“That’s just for show, as you well know, Hugo,” replied Lord Sheth, sharing Sir Hugo’s friendly tone. “If anyone in this pitiful city did not fear me, I would be dead before tomorrow. Thus, I hire only the most highly skilled fighters – the two you just saw are trained assassins, imported from eastern Erneth. I also have among my guard berserkers from the sands of the far south, fencers of the former aristocracy, and one dwarf so crazy that he believes anyone speaking to him is a herring.”

“If all these guards are so highly trained, why must you continue your… gruff facade among them?” asked Sir Hugo.

Lord Sheth grunted. “Highly trained they may be, but that doesn’t mean they can hold their tongues. I learned that after the rebellion nearly assassinated me… the third time, I think. They had chased down a half-elven swordsman – the most skilled guard among my retinue, I might add – and bought him ales until he couldn’t stand, much less withhold secrets. That night, there was a rebel under my bed…” Lord Sheth trailed off disjointedly. “Come to think of it, I’m still not sure which secret the half-elf gave away… how did that bastard get in, anyway?” The throned man stared off into the distance, deep in thought. A cough from Sir Hugo brought him back to reality.

“Enough of idle chitchat, Hugo. How did you fare in your… other… mission?” asked Lord Sheth.

In response, the commander withdrew a small object from a pouch around his waist. It was a book, roughly an inch thick and bound in black leather. On its front and back covers swirled silvery patterns that enthralled and confused the eye, not seeming to have any discernible beginning or end. The book had no title. It seemed incredibly old.

Lord Sheth inhaled sharply. “Bring it here!” he commanded roughly. Sir Hugo climbed the stone steps ascending toward the throne, and handed the book to the throned man. Lord Sheth grimaced slightly as he took the book, but he quickly concealed his reaction. Pocketing the book, he stood abruptly.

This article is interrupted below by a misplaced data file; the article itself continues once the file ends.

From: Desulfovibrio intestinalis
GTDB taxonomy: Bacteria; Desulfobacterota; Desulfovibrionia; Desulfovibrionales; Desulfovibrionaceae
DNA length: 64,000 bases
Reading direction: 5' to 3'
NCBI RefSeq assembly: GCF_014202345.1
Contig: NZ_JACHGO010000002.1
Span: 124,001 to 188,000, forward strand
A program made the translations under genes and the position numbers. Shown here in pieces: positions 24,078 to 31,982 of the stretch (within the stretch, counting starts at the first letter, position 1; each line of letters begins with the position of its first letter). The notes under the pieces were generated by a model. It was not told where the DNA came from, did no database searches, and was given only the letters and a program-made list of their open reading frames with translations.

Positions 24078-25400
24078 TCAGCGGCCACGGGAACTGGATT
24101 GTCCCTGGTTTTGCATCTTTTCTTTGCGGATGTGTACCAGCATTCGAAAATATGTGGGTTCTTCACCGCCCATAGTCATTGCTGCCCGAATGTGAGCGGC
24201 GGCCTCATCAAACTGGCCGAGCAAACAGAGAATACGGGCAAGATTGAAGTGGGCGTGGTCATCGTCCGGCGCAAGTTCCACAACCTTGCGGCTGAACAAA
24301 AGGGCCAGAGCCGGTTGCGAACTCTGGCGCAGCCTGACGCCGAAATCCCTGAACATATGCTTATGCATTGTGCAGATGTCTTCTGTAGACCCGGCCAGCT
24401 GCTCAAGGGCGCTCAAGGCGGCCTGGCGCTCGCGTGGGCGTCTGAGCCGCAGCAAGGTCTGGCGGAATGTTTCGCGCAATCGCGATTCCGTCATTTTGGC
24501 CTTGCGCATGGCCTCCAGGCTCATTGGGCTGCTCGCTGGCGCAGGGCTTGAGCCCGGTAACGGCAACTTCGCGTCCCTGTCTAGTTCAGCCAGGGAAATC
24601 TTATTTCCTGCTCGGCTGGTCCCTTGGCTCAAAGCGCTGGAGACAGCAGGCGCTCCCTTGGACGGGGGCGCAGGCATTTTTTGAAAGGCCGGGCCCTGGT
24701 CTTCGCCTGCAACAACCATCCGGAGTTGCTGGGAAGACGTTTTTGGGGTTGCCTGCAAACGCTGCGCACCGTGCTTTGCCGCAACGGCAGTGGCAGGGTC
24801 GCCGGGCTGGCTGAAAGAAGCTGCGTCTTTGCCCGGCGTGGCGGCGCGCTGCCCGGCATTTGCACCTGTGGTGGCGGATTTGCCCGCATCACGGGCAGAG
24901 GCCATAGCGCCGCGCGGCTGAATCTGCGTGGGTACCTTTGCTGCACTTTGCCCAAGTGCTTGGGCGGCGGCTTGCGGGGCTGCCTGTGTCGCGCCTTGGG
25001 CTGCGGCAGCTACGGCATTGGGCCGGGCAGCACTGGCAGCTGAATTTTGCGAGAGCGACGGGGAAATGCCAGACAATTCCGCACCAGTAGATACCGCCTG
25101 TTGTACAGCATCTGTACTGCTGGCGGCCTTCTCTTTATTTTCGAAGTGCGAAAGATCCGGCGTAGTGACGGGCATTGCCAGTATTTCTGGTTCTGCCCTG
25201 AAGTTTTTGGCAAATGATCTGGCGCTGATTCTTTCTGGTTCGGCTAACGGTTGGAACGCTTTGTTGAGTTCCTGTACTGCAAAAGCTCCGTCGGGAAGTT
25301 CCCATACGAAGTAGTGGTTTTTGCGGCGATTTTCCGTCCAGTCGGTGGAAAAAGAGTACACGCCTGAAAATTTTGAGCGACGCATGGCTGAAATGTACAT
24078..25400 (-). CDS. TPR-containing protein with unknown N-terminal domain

“I will need to study this. Take your men and report to the army garrison just outside of town. Wait there until I have further need of you,” spoke Lord Sheth decisively.

“Sire, if I may ask…” started Sir Hugo quickly, “What secret does the book contain? Why is it of such value to you?”

Lord Sheth, already hurrying toward a door in the shadowed back of the room, looked back at the commander and smiled grimly. “That is what I intend to discover. From what I know, the book is supposed to be the key to power unending. As to what that means…” Lord Sheth chuckled briefly, and departed to his personal chambers.

Sir Hugo stood silently. After several minutes, the captain returned from the dungeons, followed by the two silent guards. The commander jerked his head toward the door, indicating that they should leave. Sir Hugo left the room quickly, Captain Morrison jogging slightly to catch up.

“Sir, what did his lordship want?” inquired the captain.

“The gods only know…” muttered Sir Hugo. Captain Morrison stopped, perplexed.

“Sir… what does that mean?”

Sir Hugo did not reply.

 

And that’s that.  Don’t be too cruel with your comments – I want to maintain  some vestiges of self-esteem.

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8 Comments

  1. Esty said,

    April 7, 2007 at 11:16 am

    First thought: use forms of “to be” less. It will increase the “interesting writing” factor.
    E.g, instead of “The sky was clouded, the sun not deeming this depressing scene worthy of an appearance,” try something like this: “Clouds covered the sky; the sun lurked behind them, deeming the depressing scene unworthy of its presence.”
    Or: replace “Fallen and decaying leaves covered it, in places obscuring it so badly that it was impossible to tell what was path and what was forest” with something like “Fallen and decaying leaves carpeted it, in places so thick they made path and forest indistinguishable.”
    Of course, the more ‘interesting’ the language gets, the more dangerously close to purple prose you may get.